JBoss Fuse for xPaaS and JBoss A-MQ for xPaaS are based on Red Hat’s traditional on-premise integration and messaging offerings, Red Hat JBoss Fuse and Red Hat JBoss A-MQ. The latest versions of both products, announced at Red Hat Summit 2014, introduced features such as full support for AMQP 1.0, a vast library of connectors, improved high availability, and the ability to manage processes. In this particular example both instances running are managed via the Fuse Fabric. And the deployment of the Camel route to receive the twitter stream of tweets actually was done via a profile on the fabric. Distributing those applications and infrastructures gets insanely easy by doing it like that.
At the end, the Camel rout isn't very magical. Just a few lines of code for a log and a little conversion to JSON to make it easier for the FeedHenry A-MQ endpoint to consume it on the Node.js end. This screenshot was taken before the demo happened, I hope that we have some higher numbers after the keynote.
The A-MQ side is even more simple. A basic standalone broker setup with just one queue called "tweets" like you already might have guessed. We are using two different client connectors. The Camel instance pushes messages via OpenWire and the FeedHenry service listens to them using STOMP. We're actually not sending around binary content here, so this was the easiest setup.
To be clear at this point: The Twitter integration is a nice showcase which we used to have a contact point with the audience. In real life scenarios you're going to connect heavyweight stuff with Fuse. Like SAP, Oracle EBS, you name them.

Takeaway
The beauty of this is the overly complex architecture. We could have taken many shorter ways to make it work, but on the other hand, it was a very good exercise. In less than two weeks the RedHat and FeedHenry teams made both technical integrations possible. And we are very proud to have integrated this first chunk of services and help to better understand for what the different products are meant to be used.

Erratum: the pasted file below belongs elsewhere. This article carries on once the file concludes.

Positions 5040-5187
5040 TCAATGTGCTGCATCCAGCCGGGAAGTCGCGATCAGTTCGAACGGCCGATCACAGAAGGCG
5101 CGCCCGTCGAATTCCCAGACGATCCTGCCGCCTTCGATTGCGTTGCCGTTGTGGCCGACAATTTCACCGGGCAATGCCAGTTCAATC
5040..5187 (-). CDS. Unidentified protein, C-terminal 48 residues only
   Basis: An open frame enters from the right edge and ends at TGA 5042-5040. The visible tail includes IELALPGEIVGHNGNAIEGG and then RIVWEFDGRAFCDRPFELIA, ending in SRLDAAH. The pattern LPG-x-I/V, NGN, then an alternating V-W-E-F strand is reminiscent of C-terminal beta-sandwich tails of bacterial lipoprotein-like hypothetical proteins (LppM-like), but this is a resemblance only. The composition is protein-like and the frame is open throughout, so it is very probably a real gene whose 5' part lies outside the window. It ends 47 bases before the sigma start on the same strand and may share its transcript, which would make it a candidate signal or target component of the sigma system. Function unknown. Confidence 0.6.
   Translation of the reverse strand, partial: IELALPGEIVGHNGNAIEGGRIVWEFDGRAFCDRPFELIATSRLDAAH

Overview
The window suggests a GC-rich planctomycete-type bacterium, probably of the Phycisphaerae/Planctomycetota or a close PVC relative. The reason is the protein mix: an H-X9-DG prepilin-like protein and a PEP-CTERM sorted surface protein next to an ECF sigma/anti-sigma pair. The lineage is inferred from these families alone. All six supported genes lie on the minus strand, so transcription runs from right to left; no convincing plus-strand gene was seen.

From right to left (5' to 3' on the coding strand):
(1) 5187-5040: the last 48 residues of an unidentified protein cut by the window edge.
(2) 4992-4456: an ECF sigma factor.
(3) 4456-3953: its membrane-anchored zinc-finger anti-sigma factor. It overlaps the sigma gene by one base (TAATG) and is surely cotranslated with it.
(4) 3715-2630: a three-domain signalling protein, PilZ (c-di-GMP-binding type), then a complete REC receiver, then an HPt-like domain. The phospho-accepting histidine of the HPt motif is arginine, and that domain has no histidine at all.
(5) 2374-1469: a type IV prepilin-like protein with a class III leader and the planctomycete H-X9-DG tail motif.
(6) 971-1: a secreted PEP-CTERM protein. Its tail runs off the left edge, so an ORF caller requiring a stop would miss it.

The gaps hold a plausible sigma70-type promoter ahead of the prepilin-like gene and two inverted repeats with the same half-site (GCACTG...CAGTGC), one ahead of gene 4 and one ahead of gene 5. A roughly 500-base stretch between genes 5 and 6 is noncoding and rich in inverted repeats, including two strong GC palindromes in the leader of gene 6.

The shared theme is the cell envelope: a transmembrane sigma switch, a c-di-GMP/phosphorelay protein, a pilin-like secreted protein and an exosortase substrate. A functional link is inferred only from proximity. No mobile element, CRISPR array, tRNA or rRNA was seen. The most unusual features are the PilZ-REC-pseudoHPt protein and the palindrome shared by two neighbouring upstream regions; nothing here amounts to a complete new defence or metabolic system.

My Thank You's
Even if I had the pleasure to be on stage for the demo, I only did the very simple backend part. There are a bunch of folks, I'd like to mention here:
- John Frizelle and Conor O'Neill for being our 24/7 contact into FeedHenry. There's not a single thing those two couldn't solve.
- Jay Balunas, Erik-Jan De Wit, Sebastien Blanc and Matthias Wessendorf for developing the mobile bit's and pieces and writing the Node.js service that we now have available in FeedHenry
- Ben Parees, Grant Shipley, Marek Jelen, Hiram Chirino for all their efforts aroun OpenShift Online AND the Enterprise deployment that we used for the demo
- Mike and Arun for all their support around the demo and their patience because we didn't have it ready until the very last minute.
- Christian Posta for holding my hand with all kinds of stupid Fuse questions

Further Readings
If you are curious, you can just get started with reading some more about what we did. Please keep in mind, that the acquisition is quite new and we still don't have a publicly available version of FeedHenry ready for you to play with. But this is in the works. Keep your eyes open.